Alex Niznak wasn’t joking last week when he said he was one play away from getting into the football game.
At the time, he told me he didn’t consider himself the No. 2 quarterback.
One week and a game later, after starting quarterback Cody Kater was sidelined with a broken clavicle, Niznak now finds himself as the outright starter. This time with more pressure and responsibility.
Mix in the broken ankle of senior tailback Zurlon Tipton also suffered in Saturday’s game, arguably a bigger blow to an offense that was going to heavily rely on its running game, and you have a recipe for disaster.
Instantly, a team that had a chance to make moves and surprise some people in the Mid-American Conference is now down its two major offensive pieces. Pieces that had different goals, different purposes, but so necessary for this offense to click.
Now one game in, well before the heart of the conference schedule, this team finds itself at a crossroads. It can dwell on losing Kater, a guy who worked so hard last season to finally master the offense and win the offseason quarterback battle. It can dwell about losing Tipton, touted and hyped and expected to have another big season.
Or it can develop new stars, guys that fell in the shadow of Kater and Tipton in the projected depth charts and preseason magazines.
Niznak, Saylor Lavallii, Anthony Garland … This is your time.
This is your time to get most of the snaps. Your time to prove yourself. Your time to validate Dan Enos’ claim that this team is more deep than years past, that his recruiting is beginning to show dividends.
If you know anything about Enos, he’s not going to panic. He’s not that type of guy. He and the coaching staff will continue to mentor, teach and push.
This is also a turning point for Enos. Central Michigan football fans began to grow impatient with Enos’ tenure last season, particularly after the team started the season 3-6 and appeared headed toward a third consecutive losing season. Instead, they rattled off three-straight wins, snuck into a bowl game and subsequently won. The critics were hushed, at least temporarily.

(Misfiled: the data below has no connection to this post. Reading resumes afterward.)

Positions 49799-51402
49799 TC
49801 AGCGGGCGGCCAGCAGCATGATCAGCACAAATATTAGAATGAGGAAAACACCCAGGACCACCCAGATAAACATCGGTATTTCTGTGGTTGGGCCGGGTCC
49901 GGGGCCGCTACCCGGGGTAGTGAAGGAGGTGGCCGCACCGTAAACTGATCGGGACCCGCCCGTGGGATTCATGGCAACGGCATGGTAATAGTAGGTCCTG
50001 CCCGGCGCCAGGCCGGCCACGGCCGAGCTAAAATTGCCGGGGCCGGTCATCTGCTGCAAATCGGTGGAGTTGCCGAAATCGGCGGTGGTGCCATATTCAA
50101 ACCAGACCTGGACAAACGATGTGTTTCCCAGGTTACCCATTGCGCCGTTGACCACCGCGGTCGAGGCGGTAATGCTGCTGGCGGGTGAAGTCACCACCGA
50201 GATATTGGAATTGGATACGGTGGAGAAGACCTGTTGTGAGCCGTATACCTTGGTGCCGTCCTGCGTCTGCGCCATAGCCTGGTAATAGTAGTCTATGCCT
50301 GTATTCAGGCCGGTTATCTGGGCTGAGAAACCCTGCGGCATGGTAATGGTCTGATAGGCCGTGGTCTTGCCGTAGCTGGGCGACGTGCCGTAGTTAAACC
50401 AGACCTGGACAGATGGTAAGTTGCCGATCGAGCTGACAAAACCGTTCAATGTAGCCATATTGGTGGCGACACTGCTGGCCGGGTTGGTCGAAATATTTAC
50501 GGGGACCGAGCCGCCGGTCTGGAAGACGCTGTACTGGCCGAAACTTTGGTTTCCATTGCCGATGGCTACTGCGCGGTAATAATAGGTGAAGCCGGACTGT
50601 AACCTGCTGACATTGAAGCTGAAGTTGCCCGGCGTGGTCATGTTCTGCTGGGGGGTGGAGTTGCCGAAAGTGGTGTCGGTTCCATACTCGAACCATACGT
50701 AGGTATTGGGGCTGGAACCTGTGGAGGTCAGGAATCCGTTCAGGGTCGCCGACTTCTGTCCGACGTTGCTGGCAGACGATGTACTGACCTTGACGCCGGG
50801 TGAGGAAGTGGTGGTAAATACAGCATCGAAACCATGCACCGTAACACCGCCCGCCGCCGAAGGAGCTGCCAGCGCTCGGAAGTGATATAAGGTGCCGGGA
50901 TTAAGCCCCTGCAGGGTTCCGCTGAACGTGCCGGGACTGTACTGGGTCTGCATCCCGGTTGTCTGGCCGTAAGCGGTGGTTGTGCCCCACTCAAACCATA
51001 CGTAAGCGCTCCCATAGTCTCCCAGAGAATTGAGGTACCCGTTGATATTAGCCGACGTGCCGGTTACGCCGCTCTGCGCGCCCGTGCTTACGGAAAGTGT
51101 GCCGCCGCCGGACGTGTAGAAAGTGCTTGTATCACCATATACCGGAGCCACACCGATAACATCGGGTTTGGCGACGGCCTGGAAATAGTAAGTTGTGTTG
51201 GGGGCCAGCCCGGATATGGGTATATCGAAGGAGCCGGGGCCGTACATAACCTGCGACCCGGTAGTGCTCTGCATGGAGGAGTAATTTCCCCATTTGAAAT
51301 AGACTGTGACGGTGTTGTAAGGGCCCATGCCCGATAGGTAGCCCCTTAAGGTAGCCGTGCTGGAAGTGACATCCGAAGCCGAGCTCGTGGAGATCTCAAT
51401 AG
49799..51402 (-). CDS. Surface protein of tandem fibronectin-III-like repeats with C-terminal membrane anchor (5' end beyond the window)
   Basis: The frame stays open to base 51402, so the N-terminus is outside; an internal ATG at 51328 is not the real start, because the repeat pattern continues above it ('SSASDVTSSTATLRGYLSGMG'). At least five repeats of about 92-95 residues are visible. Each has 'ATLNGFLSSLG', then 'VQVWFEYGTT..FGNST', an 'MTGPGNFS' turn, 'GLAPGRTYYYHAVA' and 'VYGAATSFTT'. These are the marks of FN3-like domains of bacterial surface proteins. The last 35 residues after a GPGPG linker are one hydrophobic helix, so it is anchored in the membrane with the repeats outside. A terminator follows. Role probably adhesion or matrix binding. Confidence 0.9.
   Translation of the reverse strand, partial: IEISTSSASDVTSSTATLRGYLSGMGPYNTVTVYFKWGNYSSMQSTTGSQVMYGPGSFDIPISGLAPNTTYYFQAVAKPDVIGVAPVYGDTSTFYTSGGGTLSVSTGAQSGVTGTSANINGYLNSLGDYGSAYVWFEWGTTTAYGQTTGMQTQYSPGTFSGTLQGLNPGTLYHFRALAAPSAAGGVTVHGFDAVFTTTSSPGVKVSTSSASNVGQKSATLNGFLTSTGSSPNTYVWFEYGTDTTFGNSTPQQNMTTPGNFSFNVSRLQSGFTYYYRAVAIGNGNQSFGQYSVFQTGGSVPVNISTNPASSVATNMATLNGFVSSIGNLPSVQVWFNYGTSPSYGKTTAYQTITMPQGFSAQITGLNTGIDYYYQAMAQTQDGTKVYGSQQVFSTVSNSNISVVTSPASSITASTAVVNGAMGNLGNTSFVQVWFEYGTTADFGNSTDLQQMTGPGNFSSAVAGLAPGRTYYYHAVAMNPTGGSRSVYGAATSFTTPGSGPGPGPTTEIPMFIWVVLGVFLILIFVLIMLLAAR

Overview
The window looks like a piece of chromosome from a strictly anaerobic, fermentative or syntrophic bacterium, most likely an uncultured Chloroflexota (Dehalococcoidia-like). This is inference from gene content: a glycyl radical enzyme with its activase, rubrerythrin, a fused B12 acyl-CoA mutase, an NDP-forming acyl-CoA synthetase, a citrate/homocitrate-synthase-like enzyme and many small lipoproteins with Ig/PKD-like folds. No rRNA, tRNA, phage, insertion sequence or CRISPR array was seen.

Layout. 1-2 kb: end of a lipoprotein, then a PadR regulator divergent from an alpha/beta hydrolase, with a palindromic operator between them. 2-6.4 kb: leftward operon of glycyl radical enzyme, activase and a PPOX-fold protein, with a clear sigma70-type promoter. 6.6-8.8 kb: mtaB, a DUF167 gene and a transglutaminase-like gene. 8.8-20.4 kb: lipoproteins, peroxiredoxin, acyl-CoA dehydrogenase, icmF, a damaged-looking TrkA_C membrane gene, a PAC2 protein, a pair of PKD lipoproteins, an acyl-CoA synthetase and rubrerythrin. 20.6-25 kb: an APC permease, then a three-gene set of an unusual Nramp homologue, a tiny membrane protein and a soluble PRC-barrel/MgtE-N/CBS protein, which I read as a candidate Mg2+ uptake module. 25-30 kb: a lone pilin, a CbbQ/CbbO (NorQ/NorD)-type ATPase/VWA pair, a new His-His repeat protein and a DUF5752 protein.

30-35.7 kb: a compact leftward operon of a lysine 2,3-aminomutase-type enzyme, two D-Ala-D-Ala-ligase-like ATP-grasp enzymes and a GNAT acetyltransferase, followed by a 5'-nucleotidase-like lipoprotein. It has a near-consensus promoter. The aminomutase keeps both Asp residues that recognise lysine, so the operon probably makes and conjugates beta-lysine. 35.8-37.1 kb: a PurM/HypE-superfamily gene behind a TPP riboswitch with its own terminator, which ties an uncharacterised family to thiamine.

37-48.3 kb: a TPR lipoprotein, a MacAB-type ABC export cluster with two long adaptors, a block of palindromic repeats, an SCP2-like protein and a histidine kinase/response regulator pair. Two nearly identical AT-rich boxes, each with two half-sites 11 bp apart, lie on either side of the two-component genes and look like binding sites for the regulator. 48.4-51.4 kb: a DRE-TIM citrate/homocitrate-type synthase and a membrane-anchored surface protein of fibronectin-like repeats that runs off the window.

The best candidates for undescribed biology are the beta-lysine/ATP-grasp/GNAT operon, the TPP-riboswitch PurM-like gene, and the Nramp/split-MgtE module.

At this point though, with the overtures Enos and his staff have made with recruiting, it’s time to put up some wins, no matter who’s on the field.
Kater will be easier to replace than Tipton, no doubt, but games aren’t won on paper. It’s going to take the team to buy into their new starting quarterback, and it appears like they already have, but will also require some help in the backfield.
That means Lavallii, Garland and redshirt freshman Martez Walker, along with tight ends Mike Kinville and Connor Odykirk, are going to have to make up for it. From taking the lead on the field to working extra hard in practice.
With that also comes a slight change in offensive schemes. With Tipton, you could just hand it off and let him power his way through the line. With Lavallii and Niznak, it’s going to require more spreading of the field.
So this is going to take more than just Niznak. It’s going to take more than Lavallii and the offensive line. More than Enos changing the plays he calls, fitting the personnel he’s been given.
And it starts Saturday against New Hampshire, a game in which they could have comfortably won with Tipton healthy, now poses an issue. A loss this week could signal a free fall to another losing season. And no matter the situation, the Enos critics will come out of the woodwork.
Ultimately, though, it comes down to the players on the field. And Enos. The season is far from over.
How bad do they want to win? How bad do they want to prove the doubters wrong about Enos?